Father Rousseau makes clear that such a phenomenon is nothing to be afraid of; nor should those who do not fall backwards feel as though they’re doing something wrong. “God can heal the way he wants,” he says. “He treats everybody individually.”
Sometimes these healings combine the physical and spiritual in astonishing ways.
One stands out for John Botaish, president of the Lourdes Marian Center in Denver. He describes the incident, which happened during the years he was assisting the Center’s recently retired Father Michael Walsh.
A young nun in a major congregation was extremely wheat-intolerant and could only receive the Precious Blood, recalls Botaish. She strongly desired to receive the Sacred Host. The day after Father Walsh prayed for her, she could. And she also ate pasta.
“Her desire wasn’t to consume wheat products but to receive the Eucharist in the standard species in the normal way everyone else did,” says Botaish. “The prayer was answered in a very intimate way by Christ.”
And then there’s the Marian-intercession aspect of healings at Masses.
“Lourdes is the perfect example,” Father McAlear explains. “It’s absolutely Marian front and center, and yet absolutely Christ-centered. This is a perfect combination of the presence of Christ the savoir, Christ the healer, and Mary — who kind of owns the place. She never obstructs Jesus or gets in his way. The priests at Lourdes tell me the healings happen when they bring the Eucharist out. The focal point of the healing is usually around the Eucharist.”
No one knows better than Father Roy Henderson of St. Andrew Catholic Church in Bridgeport, Conn. When he was a teen and met a little boy named Chris who had cancer of the stomach, back and brain, he remembered something his mother said to him as a young boy.
They were Methodists, but, showing him a picture of Lourdes, she told him, “One day you are going to go there.” As the 18-year-old, Henderson decided to get Chris to Lourdes but the boy was too sick to travel. Young Henderson flew alone to get a bottle of water from Lourdes.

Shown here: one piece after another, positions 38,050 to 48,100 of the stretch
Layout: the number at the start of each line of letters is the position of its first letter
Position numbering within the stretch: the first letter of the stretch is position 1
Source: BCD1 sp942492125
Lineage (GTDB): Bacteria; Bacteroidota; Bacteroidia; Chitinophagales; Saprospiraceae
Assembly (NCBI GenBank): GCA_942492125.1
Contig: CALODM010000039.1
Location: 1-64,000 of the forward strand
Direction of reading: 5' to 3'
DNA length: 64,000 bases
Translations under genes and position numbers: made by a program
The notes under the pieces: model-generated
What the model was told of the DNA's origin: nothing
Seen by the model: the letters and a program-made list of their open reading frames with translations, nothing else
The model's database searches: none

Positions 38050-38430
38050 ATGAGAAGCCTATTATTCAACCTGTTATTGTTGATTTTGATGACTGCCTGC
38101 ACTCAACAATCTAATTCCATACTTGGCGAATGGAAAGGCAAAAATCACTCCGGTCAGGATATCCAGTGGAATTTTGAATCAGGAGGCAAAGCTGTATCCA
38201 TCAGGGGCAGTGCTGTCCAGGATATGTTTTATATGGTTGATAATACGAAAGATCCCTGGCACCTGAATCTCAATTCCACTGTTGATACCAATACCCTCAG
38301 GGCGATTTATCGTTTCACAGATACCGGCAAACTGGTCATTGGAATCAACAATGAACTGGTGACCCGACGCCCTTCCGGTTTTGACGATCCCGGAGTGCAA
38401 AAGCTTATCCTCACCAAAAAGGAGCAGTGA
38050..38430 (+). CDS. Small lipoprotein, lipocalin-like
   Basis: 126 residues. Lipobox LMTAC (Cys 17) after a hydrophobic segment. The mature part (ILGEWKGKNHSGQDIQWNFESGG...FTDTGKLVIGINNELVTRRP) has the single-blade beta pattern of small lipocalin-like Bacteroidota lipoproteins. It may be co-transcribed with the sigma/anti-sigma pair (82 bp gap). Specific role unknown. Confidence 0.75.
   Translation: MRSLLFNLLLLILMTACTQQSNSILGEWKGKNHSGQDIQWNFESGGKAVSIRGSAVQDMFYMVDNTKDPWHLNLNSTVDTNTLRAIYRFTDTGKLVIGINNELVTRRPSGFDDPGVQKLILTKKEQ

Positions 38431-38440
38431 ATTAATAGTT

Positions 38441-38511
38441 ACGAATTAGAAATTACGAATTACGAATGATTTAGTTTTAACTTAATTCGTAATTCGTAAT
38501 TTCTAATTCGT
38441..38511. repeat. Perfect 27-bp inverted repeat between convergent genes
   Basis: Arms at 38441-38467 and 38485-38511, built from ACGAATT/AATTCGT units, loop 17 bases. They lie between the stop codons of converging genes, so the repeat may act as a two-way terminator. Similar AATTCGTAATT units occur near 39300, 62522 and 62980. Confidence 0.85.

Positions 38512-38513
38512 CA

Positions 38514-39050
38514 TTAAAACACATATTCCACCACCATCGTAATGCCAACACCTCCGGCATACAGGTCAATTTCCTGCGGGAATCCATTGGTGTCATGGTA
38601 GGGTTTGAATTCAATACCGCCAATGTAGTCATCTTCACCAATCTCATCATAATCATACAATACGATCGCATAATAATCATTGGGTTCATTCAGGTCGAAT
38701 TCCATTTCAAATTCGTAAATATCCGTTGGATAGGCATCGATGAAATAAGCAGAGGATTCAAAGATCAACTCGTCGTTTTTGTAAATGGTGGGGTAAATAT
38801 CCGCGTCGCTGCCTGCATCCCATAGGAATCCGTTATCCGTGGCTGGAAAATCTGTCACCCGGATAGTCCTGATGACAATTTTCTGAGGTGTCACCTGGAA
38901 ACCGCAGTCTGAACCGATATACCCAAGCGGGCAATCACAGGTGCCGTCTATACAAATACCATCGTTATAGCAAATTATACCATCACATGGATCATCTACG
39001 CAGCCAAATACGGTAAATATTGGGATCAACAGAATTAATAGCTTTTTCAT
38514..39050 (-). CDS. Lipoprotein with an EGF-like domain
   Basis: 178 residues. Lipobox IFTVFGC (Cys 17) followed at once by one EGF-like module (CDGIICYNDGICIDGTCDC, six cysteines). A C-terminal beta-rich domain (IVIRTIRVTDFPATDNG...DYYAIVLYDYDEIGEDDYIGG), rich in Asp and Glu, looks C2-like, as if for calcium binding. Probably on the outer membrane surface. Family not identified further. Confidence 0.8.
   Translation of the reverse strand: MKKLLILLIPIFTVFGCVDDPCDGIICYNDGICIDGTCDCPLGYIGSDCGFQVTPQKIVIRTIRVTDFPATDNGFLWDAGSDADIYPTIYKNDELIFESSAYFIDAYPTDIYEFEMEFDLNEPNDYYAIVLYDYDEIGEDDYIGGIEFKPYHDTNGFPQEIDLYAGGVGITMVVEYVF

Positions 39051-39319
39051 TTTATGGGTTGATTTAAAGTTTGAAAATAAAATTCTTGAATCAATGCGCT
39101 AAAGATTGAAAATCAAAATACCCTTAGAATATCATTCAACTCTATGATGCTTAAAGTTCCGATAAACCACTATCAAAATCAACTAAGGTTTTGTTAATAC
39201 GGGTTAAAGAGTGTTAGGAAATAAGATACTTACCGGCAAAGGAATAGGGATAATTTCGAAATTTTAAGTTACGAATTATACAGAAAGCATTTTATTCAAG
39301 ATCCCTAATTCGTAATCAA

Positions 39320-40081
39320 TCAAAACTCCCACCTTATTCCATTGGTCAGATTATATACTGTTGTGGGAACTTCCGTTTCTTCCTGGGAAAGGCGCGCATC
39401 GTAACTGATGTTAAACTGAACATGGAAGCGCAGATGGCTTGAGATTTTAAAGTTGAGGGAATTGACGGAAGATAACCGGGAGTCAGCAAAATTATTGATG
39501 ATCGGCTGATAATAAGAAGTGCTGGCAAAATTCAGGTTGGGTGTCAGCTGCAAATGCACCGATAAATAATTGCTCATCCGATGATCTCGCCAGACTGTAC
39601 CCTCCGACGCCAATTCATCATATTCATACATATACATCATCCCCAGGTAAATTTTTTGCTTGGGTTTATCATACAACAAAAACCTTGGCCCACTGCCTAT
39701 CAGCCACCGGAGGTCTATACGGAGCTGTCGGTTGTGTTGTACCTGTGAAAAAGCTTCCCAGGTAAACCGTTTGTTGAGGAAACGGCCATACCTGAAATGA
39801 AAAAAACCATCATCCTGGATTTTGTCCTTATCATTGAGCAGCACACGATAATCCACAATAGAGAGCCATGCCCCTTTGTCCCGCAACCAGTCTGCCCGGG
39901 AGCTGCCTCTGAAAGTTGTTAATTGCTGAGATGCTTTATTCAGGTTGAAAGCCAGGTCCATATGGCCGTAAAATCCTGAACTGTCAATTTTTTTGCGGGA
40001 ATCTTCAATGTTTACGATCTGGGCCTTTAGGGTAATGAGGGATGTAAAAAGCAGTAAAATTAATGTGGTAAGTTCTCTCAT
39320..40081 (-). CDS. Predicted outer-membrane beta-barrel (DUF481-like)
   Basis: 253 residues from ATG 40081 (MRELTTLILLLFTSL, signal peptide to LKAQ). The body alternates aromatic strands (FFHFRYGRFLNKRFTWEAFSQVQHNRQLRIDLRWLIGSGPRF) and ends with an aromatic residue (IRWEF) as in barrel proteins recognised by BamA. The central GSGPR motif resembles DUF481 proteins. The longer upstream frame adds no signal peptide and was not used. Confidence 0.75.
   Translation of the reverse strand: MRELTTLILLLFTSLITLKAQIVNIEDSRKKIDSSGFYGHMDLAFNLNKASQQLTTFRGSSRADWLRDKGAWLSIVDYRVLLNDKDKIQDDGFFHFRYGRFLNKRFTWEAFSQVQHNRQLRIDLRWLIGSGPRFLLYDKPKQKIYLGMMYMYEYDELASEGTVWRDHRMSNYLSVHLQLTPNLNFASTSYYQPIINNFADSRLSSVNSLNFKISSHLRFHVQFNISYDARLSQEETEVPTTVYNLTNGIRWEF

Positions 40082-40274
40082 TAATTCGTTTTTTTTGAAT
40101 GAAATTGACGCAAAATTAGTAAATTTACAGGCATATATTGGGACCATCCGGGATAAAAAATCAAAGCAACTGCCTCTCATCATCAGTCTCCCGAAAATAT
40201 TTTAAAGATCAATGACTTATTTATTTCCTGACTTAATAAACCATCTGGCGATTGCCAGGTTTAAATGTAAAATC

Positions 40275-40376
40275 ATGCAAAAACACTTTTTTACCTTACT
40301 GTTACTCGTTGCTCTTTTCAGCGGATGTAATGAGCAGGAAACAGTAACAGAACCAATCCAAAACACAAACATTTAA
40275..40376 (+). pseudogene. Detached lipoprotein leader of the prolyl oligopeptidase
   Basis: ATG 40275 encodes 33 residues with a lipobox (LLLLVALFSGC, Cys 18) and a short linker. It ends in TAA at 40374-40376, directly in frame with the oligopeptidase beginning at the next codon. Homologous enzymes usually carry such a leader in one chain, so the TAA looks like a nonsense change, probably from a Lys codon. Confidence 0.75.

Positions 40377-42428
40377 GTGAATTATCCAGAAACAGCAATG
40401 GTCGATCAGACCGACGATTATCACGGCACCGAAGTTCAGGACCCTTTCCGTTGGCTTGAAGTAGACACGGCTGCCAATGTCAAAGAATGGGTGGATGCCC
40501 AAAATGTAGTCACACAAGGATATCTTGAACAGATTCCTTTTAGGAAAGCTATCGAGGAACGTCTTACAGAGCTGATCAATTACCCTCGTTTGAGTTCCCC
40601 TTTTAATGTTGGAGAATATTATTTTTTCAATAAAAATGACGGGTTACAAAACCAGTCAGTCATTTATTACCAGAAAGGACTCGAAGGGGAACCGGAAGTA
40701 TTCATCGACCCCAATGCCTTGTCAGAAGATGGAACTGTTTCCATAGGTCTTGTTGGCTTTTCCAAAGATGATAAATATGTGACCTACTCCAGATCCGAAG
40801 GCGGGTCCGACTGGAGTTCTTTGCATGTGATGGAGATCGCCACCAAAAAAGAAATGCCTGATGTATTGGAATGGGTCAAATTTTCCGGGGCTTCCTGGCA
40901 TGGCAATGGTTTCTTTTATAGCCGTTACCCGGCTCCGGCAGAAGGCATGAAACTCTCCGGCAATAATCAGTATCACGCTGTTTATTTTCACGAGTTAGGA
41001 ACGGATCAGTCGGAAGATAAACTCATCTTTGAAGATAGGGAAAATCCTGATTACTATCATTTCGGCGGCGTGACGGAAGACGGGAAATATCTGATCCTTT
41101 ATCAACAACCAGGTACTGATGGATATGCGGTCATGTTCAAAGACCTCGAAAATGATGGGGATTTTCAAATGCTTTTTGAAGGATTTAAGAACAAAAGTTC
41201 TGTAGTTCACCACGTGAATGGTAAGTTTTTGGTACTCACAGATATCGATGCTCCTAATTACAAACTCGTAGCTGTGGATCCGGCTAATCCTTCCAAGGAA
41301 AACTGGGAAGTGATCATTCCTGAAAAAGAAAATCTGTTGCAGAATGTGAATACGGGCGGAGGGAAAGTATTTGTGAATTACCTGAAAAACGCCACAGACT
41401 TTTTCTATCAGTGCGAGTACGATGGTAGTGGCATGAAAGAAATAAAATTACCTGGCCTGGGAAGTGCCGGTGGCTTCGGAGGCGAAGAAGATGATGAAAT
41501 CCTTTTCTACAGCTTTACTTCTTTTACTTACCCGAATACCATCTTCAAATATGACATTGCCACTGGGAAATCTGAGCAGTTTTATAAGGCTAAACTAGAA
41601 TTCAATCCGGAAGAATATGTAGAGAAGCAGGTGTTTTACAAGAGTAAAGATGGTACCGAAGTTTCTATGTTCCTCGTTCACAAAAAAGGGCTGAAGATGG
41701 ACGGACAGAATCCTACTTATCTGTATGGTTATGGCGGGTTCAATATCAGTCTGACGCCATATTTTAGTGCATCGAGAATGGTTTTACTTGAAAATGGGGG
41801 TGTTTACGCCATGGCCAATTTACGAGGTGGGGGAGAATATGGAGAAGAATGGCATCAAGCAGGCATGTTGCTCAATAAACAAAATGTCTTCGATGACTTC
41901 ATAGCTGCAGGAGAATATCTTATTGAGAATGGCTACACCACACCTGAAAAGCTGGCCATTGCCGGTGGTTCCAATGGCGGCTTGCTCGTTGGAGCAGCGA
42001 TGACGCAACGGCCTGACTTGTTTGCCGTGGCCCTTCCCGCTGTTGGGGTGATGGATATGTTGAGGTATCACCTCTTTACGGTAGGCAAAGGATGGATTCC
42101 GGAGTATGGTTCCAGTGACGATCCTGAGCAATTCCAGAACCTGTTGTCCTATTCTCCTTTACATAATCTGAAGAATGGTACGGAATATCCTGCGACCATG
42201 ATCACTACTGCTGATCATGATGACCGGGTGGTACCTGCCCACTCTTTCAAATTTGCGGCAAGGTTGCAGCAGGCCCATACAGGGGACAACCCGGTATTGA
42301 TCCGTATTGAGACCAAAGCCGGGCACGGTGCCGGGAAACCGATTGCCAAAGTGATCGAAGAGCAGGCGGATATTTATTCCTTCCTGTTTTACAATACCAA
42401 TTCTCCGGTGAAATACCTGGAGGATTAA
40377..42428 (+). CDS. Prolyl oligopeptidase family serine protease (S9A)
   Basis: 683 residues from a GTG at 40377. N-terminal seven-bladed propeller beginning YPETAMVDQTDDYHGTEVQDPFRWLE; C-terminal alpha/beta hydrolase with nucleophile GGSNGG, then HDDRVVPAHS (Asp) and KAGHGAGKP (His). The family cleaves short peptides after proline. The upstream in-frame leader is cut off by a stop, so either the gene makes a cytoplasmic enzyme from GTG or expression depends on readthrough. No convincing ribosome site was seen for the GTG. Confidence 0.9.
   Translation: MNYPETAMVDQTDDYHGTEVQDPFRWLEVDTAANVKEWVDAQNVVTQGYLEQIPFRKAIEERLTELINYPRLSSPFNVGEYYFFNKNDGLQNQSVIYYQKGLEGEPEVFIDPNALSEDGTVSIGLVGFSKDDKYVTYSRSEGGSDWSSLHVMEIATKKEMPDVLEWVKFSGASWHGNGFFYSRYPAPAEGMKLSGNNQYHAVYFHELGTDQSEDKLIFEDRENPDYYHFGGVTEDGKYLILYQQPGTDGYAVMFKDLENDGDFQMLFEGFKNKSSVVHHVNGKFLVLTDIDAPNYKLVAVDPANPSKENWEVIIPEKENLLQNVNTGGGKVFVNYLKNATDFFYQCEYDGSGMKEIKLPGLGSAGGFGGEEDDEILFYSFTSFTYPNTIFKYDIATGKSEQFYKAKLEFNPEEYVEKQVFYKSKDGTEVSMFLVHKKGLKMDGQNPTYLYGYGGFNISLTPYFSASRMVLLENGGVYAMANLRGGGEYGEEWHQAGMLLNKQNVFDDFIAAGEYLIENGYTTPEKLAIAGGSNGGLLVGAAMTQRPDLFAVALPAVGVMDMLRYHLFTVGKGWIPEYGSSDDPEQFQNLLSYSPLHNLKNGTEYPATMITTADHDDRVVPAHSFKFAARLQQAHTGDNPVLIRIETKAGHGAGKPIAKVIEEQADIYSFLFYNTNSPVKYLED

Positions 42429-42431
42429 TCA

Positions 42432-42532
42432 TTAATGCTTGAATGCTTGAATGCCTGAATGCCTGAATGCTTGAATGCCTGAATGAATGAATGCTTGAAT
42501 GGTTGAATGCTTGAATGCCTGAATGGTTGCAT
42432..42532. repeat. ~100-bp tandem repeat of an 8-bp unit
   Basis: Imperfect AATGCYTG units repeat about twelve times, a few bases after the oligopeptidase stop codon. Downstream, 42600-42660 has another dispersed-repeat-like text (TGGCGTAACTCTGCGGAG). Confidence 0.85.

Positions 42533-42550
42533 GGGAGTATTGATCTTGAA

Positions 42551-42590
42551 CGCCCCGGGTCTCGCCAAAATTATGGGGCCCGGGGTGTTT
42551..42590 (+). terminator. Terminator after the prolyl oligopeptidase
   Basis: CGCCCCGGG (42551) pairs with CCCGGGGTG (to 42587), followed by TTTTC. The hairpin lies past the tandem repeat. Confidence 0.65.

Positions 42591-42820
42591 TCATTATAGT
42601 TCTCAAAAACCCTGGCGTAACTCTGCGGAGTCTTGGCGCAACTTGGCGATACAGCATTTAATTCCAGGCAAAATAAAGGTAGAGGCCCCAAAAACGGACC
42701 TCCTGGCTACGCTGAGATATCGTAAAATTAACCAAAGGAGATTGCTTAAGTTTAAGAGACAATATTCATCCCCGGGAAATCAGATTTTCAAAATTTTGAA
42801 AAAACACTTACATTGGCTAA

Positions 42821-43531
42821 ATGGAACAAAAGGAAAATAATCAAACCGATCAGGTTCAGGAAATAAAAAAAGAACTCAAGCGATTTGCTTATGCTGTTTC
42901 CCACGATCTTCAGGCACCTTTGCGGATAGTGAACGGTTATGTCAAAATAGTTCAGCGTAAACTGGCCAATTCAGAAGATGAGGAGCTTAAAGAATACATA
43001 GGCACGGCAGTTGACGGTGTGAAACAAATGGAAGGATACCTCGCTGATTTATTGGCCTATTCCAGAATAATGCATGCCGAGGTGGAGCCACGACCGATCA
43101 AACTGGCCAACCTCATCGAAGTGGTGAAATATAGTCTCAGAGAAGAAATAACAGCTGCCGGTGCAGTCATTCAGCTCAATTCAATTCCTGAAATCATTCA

After he did, he decided to let the water dribble slowly over his own left hand. He was born with severe cerebral palsy and had no bones, only cartilage, in the fingers of his hand.
Here’s how he describes what happened next: “My whole arm stretched out like someone was pulling it. My fingers popped like popcorn from the inside out. The bones grew! There was no pain. My arm’s not perfect, but as I tell the young kids today, God enabled me to do the one thing I need to do as a priest: say Mass. God doesn’t want perfection; he just wants willing respondents.”
“I couldn’t be a Methodist and a minister and still pray the Rosary and honor Our Lady of Lourdes with prayers,” says Father Henderson. He became Catholic and answered God’s call to the priesthood.
His own healing gift broke out one year after he went to Lourdes. For the past 17 years, he has celebrated healing Masses in his diocese and in several other states.
Today he says of Our Lady of Lourdes, “She is the stem of my chalice.” And the healing he’s most grateful for? “She brought to me the reality of the Eucharist.”
One needn’t travel to France for that greatest of all healing touches.
Staff writer Joseph Pronechen
writes from Trumbull, Connecticut.